6. Create your Facebook ad set

      Now we’re in the ad set stage. There are more features and settings here too, but here’s what matters.

      • Traffic: Choose where you want to drive traffic. This is because I chose a traffic campaign for my objective, but this window may look different for different objectives.
      • Dynamic creative. Facebook dynamic ads operate similar to responsive search ads, where you provide the assets (images, videos, headlines, descriptions, etc.) and Facebook will mix and match them into different combinations. For simplicity’s sake, I will not opt into this setting.
      • Optimization & delivery. This is where you tell the algorithm what you see as success for your ad set so that Facebook can further refine who it shows your ads to.

      facebook optimization delivery

      The options here will vary depending on your campaign objective, but here is a quick guide on how to choose:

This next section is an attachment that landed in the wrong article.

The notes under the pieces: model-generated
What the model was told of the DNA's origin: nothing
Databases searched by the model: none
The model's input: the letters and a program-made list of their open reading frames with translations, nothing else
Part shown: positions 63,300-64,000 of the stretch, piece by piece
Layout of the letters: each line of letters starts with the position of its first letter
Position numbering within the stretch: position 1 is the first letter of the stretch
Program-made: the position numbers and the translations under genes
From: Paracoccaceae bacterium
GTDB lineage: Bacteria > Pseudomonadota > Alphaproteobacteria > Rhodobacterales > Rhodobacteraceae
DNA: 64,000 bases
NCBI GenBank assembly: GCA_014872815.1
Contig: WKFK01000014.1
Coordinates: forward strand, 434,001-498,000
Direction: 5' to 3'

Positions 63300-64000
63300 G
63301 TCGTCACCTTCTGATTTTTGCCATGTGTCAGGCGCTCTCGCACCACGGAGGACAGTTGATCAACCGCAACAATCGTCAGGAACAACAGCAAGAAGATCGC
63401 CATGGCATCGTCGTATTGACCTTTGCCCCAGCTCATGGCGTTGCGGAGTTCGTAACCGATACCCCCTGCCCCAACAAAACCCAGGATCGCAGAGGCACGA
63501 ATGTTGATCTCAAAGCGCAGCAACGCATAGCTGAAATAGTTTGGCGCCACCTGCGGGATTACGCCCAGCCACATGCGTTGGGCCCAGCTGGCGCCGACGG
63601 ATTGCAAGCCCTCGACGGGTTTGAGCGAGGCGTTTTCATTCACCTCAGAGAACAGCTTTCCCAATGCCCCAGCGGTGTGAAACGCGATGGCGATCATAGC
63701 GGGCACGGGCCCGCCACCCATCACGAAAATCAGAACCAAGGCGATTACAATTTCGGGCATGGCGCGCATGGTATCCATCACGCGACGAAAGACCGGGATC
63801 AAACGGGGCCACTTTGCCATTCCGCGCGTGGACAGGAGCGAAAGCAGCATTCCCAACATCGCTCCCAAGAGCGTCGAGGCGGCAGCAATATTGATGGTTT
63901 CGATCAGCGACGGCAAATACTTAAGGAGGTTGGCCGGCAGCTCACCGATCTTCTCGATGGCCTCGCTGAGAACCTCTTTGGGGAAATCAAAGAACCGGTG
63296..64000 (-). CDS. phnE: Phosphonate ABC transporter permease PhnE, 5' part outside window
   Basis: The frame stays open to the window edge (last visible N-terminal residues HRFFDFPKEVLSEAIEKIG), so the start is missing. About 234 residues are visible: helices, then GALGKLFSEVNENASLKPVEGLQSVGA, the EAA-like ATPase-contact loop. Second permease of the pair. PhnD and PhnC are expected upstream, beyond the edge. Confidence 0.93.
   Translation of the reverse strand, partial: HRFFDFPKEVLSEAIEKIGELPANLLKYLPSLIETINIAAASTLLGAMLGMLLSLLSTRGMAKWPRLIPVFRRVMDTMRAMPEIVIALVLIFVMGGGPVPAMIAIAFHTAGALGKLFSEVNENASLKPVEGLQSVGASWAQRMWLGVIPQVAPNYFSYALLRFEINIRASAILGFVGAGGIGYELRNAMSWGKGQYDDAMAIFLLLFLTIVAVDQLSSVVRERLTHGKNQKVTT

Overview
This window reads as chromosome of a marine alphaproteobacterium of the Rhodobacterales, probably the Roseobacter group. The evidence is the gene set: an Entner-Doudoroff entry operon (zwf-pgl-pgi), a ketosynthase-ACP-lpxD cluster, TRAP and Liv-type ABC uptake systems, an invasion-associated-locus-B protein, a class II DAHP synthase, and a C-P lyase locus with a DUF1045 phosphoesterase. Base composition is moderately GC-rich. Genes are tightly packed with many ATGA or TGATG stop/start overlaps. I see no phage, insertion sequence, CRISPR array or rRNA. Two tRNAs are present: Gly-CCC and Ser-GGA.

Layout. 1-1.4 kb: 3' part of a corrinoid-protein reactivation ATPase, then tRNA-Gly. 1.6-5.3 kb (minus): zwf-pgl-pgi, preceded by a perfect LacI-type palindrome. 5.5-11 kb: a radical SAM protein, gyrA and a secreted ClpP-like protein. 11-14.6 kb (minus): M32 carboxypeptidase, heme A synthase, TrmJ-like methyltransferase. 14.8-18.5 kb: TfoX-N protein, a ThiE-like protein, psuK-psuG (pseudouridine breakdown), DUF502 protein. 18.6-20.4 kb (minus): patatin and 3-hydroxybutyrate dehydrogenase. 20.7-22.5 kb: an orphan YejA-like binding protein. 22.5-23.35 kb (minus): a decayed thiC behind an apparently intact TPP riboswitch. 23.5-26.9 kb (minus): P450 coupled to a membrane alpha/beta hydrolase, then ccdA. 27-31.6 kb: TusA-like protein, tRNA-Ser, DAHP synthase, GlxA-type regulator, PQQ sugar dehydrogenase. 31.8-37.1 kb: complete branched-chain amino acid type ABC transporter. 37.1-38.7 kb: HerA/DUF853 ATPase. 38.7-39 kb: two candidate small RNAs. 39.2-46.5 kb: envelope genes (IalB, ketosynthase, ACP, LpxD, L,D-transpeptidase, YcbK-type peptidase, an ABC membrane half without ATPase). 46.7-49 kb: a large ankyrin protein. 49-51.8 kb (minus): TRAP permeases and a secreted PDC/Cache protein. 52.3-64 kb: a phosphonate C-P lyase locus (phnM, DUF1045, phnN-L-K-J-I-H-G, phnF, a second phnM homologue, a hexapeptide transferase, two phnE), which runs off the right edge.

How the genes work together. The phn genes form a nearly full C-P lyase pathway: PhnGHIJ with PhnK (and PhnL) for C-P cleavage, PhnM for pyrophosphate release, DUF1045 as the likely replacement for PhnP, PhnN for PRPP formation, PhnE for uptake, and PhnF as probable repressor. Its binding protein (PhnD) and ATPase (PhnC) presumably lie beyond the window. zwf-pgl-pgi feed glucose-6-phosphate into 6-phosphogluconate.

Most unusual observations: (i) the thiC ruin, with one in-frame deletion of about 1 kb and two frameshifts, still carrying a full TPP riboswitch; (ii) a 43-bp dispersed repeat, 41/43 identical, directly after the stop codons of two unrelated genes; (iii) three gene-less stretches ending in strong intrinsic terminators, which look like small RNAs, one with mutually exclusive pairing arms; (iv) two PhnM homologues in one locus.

facebook ads optimization for ad delivery

      Budget & schedule

      Here is where you choose a daily budget or lifetime budget. You can learn about daily vs lifetime budgets here, but in general

      Choose daily budgets when:

      • Your campaign will be evergreen
      • You want to maximize strong performance
      • You expect to change your budget regularly

      Choose lifetime budgets when:

      • You need to run your ads on a schedule
      • Your campaign has a set budget and end date

      If you go with a daily budget, it’s best to start with something like $5-$10 a day. If you set it too low, your ad may not compete as well, meaning it will show less and not collect enough data for Facebook to further optimize for the best results. More on that in this list of Facebook advertising mistakes.

      You also have the option here to set up your ad scheduling which is fairly easy on Facebook. You can tell Facebook to only run your ads when it makes sense for your business (such as only during your operating hours) or audience (such as only running your breakfast cafe ads in the morning).